Than cormorants.

O flea! Whatever you do,

Don’t jump.

That way is the river.

In this world

We walk on the roof of hell,

Gazing at flowers.

Don’t kill that fly!

Look—it’s wringing its hands

Wringing its feet.

I’m going out,

Flies, so relax,

Make love.

(approaching his village)

Don’t know about the people,

But all the scarecrows

Are crooked.

A huge frog and I,

Staring at each other,

Neither of us moves.

All the time I pray to Buddha

I keep on

Killing mosquitoes.

What good luck!

Bitten by

This year’s mosquitoes too.

The bedbug

Scatter as I clean,

Parents and children.

And my personal favorite…

Zealous flea,

You’re about to be a Buddha

By my hand.

A few of my own, struggling with the form.

Dogwoods are blooming.

The crucifixion appears

White moths in the night.

Tibetan earthworms

Bring a halt to all labor.

Here? Fat koi eat well.

Radishes are Up!

From such tiny seeds they grow

My stomach rumbles.

The morning glories

Twisting up the iron fence

paint random colors.

Sorrow floats like air

Strong winds blow throughout the night

Plague of death descends.

Pale lavender sky

Balances the moon and sun

The scale shifts to night.

Jane Kohut-Bartels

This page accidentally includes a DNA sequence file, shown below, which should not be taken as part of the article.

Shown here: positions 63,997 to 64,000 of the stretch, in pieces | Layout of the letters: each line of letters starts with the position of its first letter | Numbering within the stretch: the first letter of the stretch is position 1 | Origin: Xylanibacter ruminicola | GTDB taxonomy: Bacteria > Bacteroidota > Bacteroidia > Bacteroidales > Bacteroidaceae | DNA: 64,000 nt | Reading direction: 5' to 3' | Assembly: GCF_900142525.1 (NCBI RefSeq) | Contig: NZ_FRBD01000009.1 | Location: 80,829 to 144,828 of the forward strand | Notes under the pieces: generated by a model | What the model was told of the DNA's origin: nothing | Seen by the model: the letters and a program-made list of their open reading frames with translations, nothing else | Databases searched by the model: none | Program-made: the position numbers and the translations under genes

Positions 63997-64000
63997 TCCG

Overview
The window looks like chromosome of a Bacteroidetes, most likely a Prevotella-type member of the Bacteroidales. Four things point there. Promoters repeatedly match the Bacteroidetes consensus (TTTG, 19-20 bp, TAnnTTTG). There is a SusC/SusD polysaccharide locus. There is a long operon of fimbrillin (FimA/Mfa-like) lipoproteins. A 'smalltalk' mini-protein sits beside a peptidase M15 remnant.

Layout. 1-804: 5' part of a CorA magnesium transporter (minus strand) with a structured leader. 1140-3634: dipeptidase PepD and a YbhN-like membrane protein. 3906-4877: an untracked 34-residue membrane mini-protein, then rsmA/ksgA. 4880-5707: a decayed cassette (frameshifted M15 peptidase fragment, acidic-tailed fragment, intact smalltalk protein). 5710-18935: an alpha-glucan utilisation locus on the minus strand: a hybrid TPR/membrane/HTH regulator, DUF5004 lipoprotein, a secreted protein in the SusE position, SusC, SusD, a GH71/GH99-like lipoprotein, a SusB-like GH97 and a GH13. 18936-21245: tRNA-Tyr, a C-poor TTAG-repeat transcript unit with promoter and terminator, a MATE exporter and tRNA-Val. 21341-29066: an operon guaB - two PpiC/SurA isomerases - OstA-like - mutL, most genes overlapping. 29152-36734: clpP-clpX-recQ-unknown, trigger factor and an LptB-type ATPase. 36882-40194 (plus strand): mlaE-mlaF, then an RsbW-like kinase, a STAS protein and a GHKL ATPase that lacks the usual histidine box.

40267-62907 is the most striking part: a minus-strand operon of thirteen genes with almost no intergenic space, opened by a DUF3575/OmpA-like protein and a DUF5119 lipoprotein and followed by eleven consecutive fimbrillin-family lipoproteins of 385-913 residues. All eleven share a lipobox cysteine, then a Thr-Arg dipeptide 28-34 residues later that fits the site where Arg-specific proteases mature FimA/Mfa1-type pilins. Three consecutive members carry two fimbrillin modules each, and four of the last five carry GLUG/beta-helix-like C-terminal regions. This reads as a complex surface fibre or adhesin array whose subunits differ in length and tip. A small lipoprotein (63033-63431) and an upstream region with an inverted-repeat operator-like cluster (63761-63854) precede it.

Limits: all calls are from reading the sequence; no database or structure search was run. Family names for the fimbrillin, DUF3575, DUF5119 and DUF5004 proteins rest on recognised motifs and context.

Copyrighted, 2013-2015






On the subject of Death…..

July 26, 2019




One of the most beautiful and poignant tanka I have ever read:

Around the time of Izumi Shikibu’s daughter Naishi’s death, snow fell and melted away:

    Why did you vanish

     into empty sky?

     Even the fragile snow

     when it falls

     falls in this world.

                                                         ……Izumi Shikibu


It took me a moment to realize that Naishi was cremated.

Jane Kohut-Bartels

Copyrighted, 2019

“Haikai” What is it?

July 24, 2019

Sesshu painting

(Painting by Sesshu)

Pale lavender sky

Balances the moon and sun

The scale shifts to night.

Under the dark moon

I awaited your return

Only shadows came.

A swirl of blossoms

Caught in the water’s current

Begins the season.

Fallen leaves crackle.

Sparrows add the treble notes.

Season’s musical.


 Dogwoods blooming
The crucifixion appears
White moths in the night.


Fall’s crispness compels

Apples to tumble from trees.

Worms make the journey.


The frost at morning

Makes the birds plump their feathers

Squirrels add chatter.

These haiku are mine alone.

Lady Nyo….aka Jane

From Basho on Poetry:

There are three elements in haikai: Its feeling can be called loneliness (sabi). This plays with refined dishes but contents itself with humble fare. Its total effect can be called elegance. This lives in figured silks and embroidered brocades but does not forget a person clad in woven straw. Its language can be called aesthetic madness. Language resides in untruth and ought to comport with truth. It is difficult to reside in truth and sport with untruth. These three elements do not exalt a humble person to heights. They put an exalted person in a low place.

The profit of haikai lies in making common speech right.

Haikai needs more homely images, such as a crow picking mud snails in a rice paddy.